Quite a few birds in Krabi (a major european farang/foreigner holiday destination) and for the shorebird enthuisiast, a bit of a gold mine, at least i found.
We had hoped to hook up with Mr. Tdai, a famous Thai bird guide who used to take people out to the mangroves but all the recent info i had found said that he was not as into it anymore and happy to live off past accomplishments etc.
We found out however when we dug deeper that he had suffered from kidney disease in the last few years and had actually passed away two months ago.
Perhaps this explains his lack of desire the last while. Apiradee found out that one of his sons had decided to carry on his tradition and soon we were in contact with Deow, a young man with a longboat and a keen interest in the birds.
He was proud of his fathers accomplishments and showed us a framed picture of him and numerous articles.
Mr. Tdai had been the guy to see about Masked Finfoot, a species birders from around the world came to see but as Deow told us, speculation was that some locals, worried that their plans for developing parts of the mangrove for hotels/resorts were threatened by the Finfoot (and the many who came to see it) trapped the birds and killed them in hopes that conservation efforts would end there. I don't know one way or another if that is true but one thing was for sure, the Finfoot had not been seen in years and we certainly saw none. Sad.
Deow took us out in his longboat and we explored the magroves one morning and i was quite excited to see the beautiful Brown-winged Kingfisher, a common bird in the mangroves but only found in the Krabi area.
Later he took us out to the river mouth to look for shorebirds, we wondered if the endangered Nordmann's Greenshank would be among them but i'm not sure if we got it, at least it wasn't a target bird this trip so no worries if we didn't get it.
Deow's english wasn't all that good and he said he didn't take many farang out because of it, but he did know where the birds were and i think in a few years he will be one of the top birding guides in Krabi, no doubt making his father smile from up above.
Brown-winged Kingfisher (Pelargopsis amauroptera)
Common Kingfisher (Alcedo atthis)
Pacific Reef Egret (Egretta sacra)
Bar-tailed Godwit (Limosa lapponica) / Grey Plover (Pluvialis squatarola)
Terek Sandpiper (Xenus cinereus) / Great Knot (Calidris tenuirostris)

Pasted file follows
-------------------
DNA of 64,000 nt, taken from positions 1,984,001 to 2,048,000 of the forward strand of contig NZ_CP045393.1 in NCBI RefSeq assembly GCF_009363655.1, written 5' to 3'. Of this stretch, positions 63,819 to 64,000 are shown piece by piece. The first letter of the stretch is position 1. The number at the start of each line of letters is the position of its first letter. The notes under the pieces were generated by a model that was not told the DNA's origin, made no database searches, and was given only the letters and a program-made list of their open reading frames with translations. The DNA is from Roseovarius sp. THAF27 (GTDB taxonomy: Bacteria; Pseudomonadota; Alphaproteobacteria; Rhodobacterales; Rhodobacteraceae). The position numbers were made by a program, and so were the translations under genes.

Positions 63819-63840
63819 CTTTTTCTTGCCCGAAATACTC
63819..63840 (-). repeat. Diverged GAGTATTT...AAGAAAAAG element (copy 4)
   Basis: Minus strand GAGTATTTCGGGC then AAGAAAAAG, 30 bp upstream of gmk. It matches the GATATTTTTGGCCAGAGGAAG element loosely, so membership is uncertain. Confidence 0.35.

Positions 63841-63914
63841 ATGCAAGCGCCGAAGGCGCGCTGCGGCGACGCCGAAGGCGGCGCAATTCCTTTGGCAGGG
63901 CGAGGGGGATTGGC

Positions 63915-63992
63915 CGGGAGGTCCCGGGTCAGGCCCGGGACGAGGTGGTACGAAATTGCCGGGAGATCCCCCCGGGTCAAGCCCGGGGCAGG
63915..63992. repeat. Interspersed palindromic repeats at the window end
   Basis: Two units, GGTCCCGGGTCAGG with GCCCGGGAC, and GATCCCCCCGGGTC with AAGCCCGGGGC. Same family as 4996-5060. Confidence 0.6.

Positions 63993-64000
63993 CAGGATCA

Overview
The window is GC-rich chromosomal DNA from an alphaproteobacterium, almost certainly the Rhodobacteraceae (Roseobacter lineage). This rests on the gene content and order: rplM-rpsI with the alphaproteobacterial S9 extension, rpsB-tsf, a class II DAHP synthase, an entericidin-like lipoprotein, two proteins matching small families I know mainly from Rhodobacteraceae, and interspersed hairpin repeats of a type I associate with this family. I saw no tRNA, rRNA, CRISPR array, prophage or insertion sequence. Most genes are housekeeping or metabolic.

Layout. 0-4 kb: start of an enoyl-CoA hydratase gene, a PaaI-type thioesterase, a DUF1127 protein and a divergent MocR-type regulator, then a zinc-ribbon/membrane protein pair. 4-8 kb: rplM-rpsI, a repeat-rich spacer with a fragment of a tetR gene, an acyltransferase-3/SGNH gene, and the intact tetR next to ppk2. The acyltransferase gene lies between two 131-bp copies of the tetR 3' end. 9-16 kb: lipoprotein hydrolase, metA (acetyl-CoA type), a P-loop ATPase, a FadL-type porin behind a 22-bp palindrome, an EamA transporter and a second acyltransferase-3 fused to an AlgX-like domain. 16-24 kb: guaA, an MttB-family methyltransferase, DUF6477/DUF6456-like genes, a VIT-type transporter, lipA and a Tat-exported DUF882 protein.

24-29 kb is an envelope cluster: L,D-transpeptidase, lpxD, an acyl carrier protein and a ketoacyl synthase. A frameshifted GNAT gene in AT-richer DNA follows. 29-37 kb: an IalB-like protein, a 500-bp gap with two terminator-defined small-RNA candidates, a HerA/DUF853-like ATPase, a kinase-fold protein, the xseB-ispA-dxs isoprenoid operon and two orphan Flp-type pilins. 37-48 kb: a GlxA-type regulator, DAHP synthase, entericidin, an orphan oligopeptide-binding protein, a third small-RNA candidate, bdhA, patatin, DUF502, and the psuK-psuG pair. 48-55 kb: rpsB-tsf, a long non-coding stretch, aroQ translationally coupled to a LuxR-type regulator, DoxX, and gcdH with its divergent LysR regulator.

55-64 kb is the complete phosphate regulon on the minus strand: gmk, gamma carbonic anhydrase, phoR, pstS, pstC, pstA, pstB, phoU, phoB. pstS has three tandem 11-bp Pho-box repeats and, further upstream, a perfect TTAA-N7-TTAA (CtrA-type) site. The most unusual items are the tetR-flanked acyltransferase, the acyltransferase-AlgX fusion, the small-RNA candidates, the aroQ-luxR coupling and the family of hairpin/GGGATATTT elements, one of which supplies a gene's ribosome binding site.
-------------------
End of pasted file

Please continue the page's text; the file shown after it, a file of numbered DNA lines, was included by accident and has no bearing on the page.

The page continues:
Bar-tailed Godwit (Limosa lapponica) / Great Knot (Calidris tenuirostris)
Bar-tailed Godwit (Limosa lapponica) / Whimbrel (Numenius phaeopus)
Whimbrel (Numenius phaeopus)
Ruddy Turnstone (Arenaria interpres)
Great Crested Tern (Sterna bergii)
White-bellied Sea Eagle (Haliaeetus leucogaster)
The next, and last day in Krabi we decided to do some shooting at the Maritime resort and spa, a huge sprawling establishment with expansive gardens. I would never stay there as it is crazy expensive but they don't mind birders walking the grounds, and that's just what we did.
Indian Cuckoo (Cuculus micropterus)
Ashy Drongo (Dicrurus leucophaeus) - the much paler migrant race
Olive-backed Sunbird (Nectarinia jugularis)
Brown-throated Sunbird (Anthreptes malacensis)
Yellow-vented Bulbul (Pycnonotus goiavier)
Orange-bellied Flowerpecker (Dicaeum trigonostigma)
Common Flameback (Dinopium javanense)
Streak-eared Bulbul (Pycnonotus blanfordi)
The next bird was a real bonus as it had been a target bird way back in 2006 but never seen. I have been fascinated with these birds since seeing my first picture of one and finding out they were possible in Thailand. Finally getting a shot of one in Krabi was cool even if it was too brief a look and the lighting was bad.
Common Hoopoe (Upupa epops)
Black-naped Oriole (Oriolus chinensis)
That about sums up our trip to the south of Thailand. loads of good birds i had never seen before, challenging conditions but worth it for sure.
Up next, i plan to share with you all a day at the dump and the bird that has been bringing all the birders and photogs in Bangkok out in droves.
plug your noses cause it stinks a bit. ; )